Jonathan Fryer

Writer, Lecturer, Broadcaster and Liberal Democrat Politician

Violent London

Posted by jonathanfryer on Saturday, 1st January, 2011

Readers of the Daily Telegraph, muttering into their breakfast newspapers about the revolting state of today’s students, could usefully be reminded that violent protest has been an integral part of London’s life for much of the city’s history. The publication of a new edition of Clive Bloom’s Violent London (Palgrave Macmillan) provides a dramatic sweep through 2,000 years of riotous assembly and its often brutal suppression by the police and other authorities. Inevitably there is a certain unevenness in Professor Bloom’s narrative. He starts off a little sketchily and shakily with the Romans, but picks up briskly with the Tudors (thanks partly to judicious use of Antonia Fraser) and really comes into his own from the Levellers onwards. He is particularly good on the suffragettes, the far right and anti-semitism, the poll tax riots and eco-warriors, but less authoritative about Islamic protest (which he describes, rather than analyses), but overall the book keeps the reader gripped through its 500-odd pages. Although the author is an academic, he has an accessible, at times even cheeky, style. It is a pity, however, that the text is littered with typos and a rather dismaying number of simple errors (for example: Israel’s Operation Cast Lead targetted Hamas, not Hizbollah; the British Home Secretary in 2009 was Jaqui (not ‘Jackie’) Smith; Glenda Jackson’s constituency is Hampstead and Kilburn, not the other way round). A bit of good copy-editing would do the trick for the next edition of this very worthwhile and thought-provoking tome.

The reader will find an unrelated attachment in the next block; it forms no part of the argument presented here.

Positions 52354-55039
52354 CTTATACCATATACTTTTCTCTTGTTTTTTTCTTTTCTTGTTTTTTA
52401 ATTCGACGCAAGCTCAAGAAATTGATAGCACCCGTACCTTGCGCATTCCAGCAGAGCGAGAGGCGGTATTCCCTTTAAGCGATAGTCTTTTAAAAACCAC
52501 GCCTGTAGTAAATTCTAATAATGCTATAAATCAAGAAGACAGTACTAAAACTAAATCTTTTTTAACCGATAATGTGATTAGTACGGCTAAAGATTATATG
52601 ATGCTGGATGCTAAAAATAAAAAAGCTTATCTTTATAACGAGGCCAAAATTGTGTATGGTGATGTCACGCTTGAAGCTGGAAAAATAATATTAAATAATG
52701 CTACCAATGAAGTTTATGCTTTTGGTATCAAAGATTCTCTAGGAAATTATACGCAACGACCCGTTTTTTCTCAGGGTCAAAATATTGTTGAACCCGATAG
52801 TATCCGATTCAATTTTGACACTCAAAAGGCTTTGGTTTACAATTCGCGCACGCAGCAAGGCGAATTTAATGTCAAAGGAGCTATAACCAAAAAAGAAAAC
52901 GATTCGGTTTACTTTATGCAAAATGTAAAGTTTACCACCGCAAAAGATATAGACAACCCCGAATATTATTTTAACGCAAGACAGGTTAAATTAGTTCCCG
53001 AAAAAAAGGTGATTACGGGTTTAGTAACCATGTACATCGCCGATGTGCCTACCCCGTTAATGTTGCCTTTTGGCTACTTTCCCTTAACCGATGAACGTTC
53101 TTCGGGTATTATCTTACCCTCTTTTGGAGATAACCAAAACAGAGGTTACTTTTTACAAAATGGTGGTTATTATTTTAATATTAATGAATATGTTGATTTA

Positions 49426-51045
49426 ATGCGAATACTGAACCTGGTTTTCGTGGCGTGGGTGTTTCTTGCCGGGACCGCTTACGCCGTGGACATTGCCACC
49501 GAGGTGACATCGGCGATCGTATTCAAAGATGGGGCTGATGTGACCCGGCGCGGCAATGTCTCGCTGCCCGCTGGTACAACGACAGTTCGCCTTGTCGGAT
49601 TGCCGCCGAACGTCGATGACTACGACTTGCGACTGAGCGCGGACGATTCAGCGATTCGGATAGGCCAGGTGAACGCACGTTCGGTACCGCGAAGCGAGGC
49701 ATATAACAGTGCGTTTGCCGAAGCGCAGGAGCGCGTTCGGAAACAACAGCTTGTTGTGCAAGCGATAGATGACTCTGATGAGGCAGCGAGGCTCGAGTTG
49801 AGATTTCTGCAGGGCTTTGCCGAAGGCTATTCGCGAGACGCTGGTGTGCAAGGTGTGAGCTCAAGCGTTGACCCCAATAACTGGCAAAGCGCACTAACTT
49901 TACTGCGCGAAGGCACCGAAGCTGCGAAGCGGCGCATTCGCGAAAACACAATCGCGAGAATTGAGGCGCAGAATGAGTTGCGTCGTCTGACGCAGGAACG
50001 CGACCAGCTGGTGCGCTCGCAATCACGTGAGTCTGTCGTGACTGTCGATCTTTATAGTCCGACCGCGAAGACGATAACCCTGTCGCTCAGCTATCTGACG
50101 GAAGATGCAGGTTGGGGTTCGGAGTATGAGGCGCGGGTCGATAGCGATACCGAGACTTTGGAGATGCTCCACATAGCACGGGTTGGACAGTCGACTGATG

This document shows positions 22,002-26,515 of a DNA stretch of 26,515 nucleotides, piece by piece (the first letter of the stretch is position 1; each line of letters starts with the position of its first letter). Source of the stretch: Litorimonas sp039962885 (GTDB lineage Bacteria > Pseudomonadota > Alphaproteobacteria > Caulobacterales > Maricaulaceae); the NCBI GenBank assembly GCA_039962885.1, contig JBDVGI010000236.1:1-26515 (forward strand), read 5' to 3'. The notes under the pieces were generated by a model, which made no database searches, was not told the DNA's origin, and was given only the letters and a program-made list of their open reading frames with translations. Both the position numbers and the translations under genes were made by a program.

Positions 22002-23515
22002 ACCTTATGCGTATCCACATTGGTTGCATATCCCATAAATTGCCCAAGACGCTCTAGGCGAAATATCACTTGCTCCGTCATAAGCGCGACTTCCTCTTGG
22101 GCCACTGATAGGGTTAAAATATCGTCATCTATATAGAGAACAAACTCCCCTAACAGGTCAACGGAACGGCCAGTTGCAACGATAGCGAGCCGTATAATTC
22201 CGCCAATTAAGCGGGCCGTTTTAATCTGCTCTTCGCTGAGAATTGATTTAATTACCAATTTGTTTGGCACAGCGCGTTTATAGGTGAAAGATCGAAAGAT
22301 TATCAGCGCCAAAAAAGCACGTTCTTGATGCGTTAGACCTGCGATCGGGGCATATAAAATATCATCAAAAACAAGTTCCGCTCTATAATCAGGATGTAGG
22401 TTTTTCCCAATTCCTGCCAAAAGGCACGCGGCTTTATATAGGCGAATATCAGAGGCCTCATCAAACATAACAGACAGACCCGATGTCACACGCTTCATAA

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One Response to “Violent London”

  1. This sounds as if it is an essential read, thank you….

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